All photography by Christopher Dadey
I watched Edward Scissorhands when I was probably too young. Actually, I would say definitely, I was too young. Unlike E.T. which left me in tears, Sir Scissorhands left me in a dream like shock. Firstly; I was in love with Edward, which meant that Danny Larusso was out, and secondly; I had so much empathy for the love/scissor situation, I wasn’t sure how to deal with it. Most importantly however, the music and atmosphere of the film seemed to sail me away on a darker ship of imagination. It was the beautiful misery, the comfort with gothic/death/love and lust, and the ethereal snow globe in which Burton placed all of his characters.
The theatrics is one of my favourite aspects of London Fashion Week. If you are left with a resounding feeling, the designer has ticked some serious boxes. Lust is only half of high fashion, the other feelings are those that set you upon a ship to some form of inspiration. My very favourite sort of feeling (see: Scissorhands), is that of slight discomfort, awe and the wonder that you’ve been left within the story for a while afterwards.
I wrote about Corrie Nielsen’s A/W 2011 collection (for Amelia’s Magazine), after attending her show in February:
Then two show stopper dresses came out. One nearly pure, off white with a hooped top skirt, corseted top, long train and beautiful headpiece, wrapped around the model’s blonde hair. With ballet satin encased feet, this was ghostly, heavenly and adventurous in one. It appealed to me through its theatre, gracefulness and just off purity. The dress had character, frivolity and fantasy wrapped up. Spiced up innocence, a thrown out of her castle, princess. What did she do to be ejected? For me, although more Elizabethan perhaps in design than Victorian, this was Hardy’s; Tess of the d’Urbervilles. Walking over the hills, her boots worn through, her daze; a story.
For me, Corrie Nielsen completely captures the sort of fantasy, gothic and historical referencing I adore. Therefore I was exceptionally excited to see her S/S 2012 show. My review follows after this short video by me (thus not terrible amazing quality). Click on this post’s title to see it full sized.
The congested lightbulbs hanging from the ceiling, dimly lit and sensual, watched from above as the audience filtered in and sat on their pews. Expectation could be felt smoothly across the top of the room, like a stiff, important foam atop a coffee. The morning of the first day of LFW S/S 2012, this was just the beginning. Eventually, the lights dimmed further, backs straightened and noses rose up.
Oriental, slow and sombre music, mixed together with the tweet of spring time birds.
A model walked out slowly, dressed in a structured black buttoned jacket. Her hair centre parted and eyebrows thick. The music’s slow and purposeful sound, was matched by the footsteps. Following her, was a model in a white, very high necked, sheer balooning sleeved shirt, a white waistcoat and white high waisted tapered trousers.
The latter – almost angelic, yet highly composed – outfit perhaps most clearly displayed Corrie Nielsen‘s inspiration for her collection; Oscar Wilde’s, The Picture Of Dorian Gray. The text – dealing with beauty, lust, immortality, horror and dark corruption – has been mixed with Japanese influences to create these refined long, tailored jackets, pleating and powerful shapes that both sway with their architectural prowess and float with femininity.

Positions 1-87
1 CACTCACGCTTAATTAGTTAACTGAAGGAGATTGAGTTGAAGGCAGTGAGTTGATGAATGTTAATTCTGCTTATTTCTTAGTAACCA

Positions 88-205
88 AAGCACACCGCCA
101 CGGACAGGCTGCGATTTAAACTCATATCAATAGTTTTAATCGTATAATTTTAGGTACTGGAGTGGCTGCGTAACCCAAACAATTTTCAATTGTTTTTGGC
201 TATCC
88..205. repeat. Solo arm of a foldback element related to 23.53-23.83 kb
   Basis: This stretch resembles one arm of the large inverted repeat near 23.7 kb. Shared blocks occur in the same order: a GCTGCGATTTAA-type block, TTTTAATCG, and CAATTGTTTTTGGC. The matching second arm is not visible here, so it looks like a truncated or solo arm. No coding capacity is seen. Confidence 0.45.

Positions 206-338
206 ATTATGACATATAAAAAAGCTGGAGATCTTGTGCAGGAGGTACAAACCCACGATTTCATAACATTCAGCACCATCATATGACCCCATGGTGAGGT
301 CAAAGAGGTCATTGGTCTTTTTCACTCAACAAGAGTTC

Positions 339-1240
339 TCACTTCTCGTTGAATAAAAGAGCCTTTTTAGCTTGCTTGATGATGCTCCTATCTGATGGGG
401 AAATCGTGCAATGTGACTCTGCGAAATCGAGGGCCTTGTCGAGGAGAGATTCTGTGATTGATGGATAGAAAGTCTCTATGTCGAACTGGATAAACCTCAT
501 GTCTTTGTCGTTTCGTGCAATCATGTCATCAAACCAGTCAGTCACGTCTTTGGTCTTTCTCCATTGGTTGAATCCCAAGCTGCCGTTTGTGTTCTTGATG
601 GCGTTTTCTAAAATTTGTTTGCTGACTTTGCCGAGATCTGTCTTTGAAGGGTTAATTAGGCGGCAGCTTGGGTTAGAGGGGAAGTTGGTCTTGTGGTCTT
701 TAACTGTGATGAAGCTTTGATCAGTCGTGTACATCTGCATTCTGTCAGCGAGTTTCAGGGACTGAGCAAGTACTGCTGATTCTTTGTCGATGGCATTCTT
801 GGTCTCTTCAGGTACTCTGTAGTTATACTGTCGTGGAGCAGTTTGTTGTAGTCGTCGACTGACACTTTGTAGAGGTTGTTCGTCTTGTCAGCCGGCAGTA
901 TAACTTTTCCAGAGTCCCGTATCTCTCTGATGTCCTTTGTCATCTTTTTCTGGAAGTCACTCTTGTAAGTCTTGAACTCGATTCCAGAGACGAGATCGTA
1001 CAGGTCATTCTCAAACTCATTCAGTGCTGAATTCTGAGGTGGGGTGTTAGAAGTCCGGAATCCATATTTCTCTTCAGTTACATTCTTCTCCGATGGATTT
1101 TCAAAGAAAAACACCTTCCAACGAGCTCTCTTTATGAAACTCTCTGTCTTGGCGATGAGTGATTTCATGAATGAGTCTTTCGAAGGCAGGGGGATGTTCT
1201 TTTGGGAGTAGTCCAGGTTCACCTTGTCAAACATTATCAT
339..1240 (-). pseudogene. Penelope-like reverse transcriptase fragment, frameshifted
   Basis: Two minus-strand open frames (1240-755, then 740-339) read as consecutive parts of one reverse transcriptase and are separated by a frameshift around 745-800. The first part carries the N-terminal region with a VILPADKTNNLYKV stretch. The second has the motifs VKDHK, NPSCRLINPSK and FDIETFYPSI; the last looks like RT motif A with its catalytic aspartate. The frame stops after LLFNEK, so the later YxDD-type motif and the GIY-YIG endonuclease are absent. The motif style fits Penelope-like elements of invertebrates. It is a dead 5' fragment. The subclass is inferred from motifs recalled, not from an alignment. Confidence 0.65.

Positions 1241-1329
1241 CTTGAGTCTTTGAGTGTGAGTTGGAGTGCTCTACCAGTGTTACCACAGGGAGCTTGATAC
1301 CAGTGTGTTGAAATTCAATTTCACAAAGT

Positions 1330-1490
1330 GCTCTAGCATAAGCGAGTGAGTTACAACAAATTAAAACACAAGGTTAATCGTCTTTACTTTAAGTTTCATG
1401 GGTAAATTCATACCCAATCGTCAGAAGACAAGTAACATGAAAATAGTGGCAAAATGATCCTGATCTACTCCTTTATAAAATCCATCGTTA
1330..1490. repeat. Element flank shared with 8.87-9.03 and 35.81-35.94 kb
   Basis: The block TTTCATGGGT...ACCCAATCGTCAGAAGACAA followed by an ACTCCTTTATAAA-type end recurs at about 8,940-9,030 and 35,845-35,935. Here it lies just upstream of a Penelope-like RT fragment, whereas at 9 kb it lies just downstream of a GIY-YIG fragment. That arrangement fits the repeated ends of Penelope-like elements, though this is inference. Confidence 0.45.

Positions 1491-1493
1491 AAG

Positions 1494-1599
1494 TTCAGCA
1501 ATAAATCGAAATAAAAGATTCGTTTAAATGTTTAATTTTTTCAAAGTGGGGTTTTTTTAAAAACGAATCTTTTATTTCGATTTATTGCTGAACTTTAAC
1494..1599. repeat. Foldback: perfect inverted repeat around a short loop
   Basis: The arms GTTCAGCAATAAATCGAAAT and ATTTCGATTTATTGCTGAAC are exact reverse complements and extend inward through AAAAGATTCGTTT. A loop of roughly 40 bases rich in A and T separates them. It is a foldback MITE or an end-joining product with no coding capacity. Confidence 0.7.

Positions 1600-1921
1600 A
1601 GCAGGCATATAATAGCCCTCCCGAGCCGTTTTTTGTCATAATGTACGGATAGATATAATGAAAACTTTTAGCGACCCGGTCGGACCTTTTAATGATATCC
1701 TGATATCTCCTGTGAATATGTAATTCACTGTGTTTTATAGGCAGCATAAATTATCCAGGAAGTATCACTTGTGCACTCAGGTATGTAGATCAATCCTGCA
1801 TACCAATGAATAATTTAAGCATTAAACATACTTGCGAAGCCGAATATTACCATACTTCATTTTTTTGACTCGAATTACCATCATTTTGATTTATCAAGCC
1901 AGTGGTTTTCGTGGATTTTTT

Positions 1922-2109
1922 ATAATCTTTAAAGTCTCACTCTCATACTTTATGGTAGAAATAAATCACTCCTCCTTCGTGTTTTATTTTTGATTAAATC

All photography by Christopher Dadey
The looks that followed were coloured black, white, navy, pewter, light green or shiny gold. Corrie Nielsen is simple in her colour palette, rather making statements through the shape of her pieces. Sometimes with a dash of flowered detailing, they are always smartly structured, and often oversized in some aspect; whether through the sleeves, ruffled or loose necklines, or long, long length. Oriental silk wrapped around the shoulders and torso of one model and the trouser suits were made slighly loose, soft and feminine, helped by the shorter, floaty sleeve and despite the bustled, formal necklines.
As the show progressed peplums started appearing. Necklines remained high and voluminous, structured shapes still dominated, working perfectly with the strong eyebrows and pretty, Japanese inspired, loose buns. My favourite dress of the show was exceptionally strong in shape and yet vulnerable, in that it was white and strapless. It looked boned from the top to the bottom, but doll like. It was a dress of contradictions, yet worked like a powerful shot of feminine strength. Unapologetically intelligent, elegant and beautiful.
“But beauty, real beauty, ends where an intellectual expression begins. Intellect is in itself a mode of exaggeration, and destroys the harmony of any face.” The Picture Of Dorian Gray
Pencil skirts, abundance, silk and structure, mixed with elegance and beauty. The lady I saw in the winter hills of Nielsen’s A/W collection, is now in a more delicate, less whimsical surrounding – yet equally powerful. Still she nods to Victoriana, but now she has travelled and has a certain knowingness that has more of a late 30s/early 40s feel – a woman contemplating, but you’re not sure what about. The darkness of Victoriana, also has the added element of magic, secret whispers and mystery, aided by the obvious Japanese influence and sharp tailoring.
“You are a wonderful creation. You know more than you think you know, just as you know less than you want to know.” The Picture Of Dorian Gray